I spy a writer out of her depth

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The Independent Culture

Comic thrillers are difficult to do well. Olivia Joules and the Overactive Imagination could have been a jolly and topical romp. But it is not. The pace is inconsistent, the few jokes that are mildly amusing lose their edge through repetition, and few clichés are left untouched.

Comic thrillers are difficult to do well. Olivia Joules and the Overactive Imagination could have been a jolly and topical romp. But it is not. The pace is inconsistent, the few jokes that are mildly amusing lose their edge through repetition, and few clichés are left untouched.

The plot is this: Olivia Joules, a freelance journalist writing for The Sunday Times about frothy subjects, wants to be seen as a serious foreign correspondent. Covering a perfume launch in Miami, she meets Pierre Ferramo, who claims to be French, but is, she suspects, an Arab. She is infatuated. In the course of the next few days Joules risks her life to save others when an ocean liner blows up. She then tracks Ferramo to Honduras where she is kidnapped and comes across an al-Qa'ida plot.

Returning to London, Joules gets recruited by MI6 and discovers that a hunk she snogged in Honduras, and thought was Mr Nasty, is actually a CIA Mr Nice. She is sent to Sudan, where she meets Osama bin Laden, while Ferramo, now exposed as a fanatical Islamist, gets eaten by a shark. Joules then goes to Hollywood where she foils an al-Qa'ida attempt to blow up the Oscar ceremonies with the help of her CIA hunk and Raquel Welch.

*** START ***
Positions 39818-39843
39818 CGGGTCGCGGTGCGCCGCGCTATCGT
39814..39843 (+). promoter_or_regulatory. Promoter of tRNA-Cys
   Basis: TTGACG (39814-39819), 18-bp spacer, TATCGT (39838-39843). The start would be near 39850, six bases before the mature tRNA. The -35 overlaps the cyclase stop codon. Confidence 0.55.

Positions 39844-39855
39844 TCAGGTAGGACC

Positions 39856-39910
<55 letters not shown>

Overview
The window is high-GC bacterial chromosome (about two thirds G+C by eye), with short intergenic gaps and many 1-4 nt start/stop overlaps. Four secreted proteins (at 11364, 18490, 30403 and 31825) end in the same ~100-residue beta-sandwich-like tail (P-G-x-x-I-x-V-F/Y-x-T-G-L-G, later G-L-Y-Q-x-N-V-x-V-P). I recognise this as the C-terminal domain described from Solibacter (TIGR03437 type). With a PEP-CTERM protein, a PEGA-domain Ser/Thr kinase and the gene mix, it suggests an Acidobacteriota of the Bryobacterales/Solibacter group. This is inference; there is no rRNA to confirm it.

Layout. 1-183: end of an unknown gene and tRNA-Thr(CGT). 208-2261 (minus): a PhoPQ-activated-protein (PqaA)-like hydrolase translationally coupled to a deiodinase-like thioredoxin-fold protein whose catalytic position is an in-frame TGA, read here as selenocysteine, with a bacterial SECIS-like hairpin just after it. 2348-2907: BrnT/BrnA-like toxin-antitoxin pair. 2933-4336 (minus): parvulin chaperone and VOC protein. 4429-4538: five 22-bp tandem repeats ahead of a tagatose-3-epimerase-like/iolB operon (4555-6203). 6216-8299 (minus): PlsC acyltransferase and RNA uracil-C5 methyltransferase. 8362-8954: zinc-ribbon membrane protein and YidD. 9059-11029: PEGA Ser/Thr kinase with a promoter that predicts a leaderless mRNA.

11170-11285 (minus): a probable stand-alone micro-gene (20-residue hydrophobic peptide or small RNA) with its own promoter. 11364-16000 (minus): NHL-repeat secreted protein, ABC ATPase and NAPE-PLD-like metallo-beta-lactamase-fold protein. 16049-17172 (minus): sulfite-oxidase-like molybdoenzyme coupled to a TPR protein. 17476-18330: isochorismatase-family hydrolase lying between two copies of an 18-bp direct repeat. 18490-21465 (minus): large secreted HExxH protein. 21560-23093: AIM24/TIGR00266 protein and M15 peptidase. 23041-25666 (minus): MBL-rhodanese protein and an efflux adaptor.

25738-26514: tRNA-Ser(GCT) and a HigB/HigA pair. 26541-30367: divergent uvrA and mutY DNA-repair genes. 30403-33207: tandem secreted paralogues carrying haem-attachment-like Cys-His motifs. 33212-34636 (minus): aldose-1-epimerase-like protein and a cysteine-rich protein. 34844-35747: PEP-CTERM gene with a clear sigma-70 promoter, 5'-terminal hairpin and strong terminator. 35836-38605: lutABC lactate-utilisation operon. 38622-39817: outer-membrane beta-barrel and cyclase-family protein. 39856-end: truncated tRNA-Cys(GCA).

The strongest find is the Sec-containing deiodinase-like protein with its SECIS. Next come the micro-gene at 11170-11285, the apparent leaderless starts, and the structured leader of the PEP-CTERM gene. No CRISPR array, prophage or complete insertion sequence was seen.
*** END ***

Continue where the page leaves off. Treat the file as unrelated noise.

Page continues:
There are the inevitable similarities to Bridget Jones: lists of life rules, Mr Nasty turning out to be Mr Nice and vice versa. In this case the transformation is not between a doctor and a publisher, but a terrorist and a secret agent.

The Islamists are all swarthy villains called Mohammed or Ali, the handsome American is called Scott Rich. The dialogue is an odd assortment of homilies about geopolitics and morality - Bruce Willis action-man meets Bridget Jones - and, for the Muslims, lines out of Carry On Up The Khyber.

There is no reason why counter-terrorism should be portrayed with much accuracy, and it is not. But surely, with Fielding's background, the world of journalism should be more convincing. She wants to be a serious journalist, but after being the only hack present at the ocean-liner sabotage, she doesn't call her newspaper until the foreign editor contacts her. She then files a few lines, and hops off.

But does all this matter? Probably not. Fans of Helen Fielding will buy the book in droves. Olivia Joules, one expects, will return. Next time, perhaps, with a plot.

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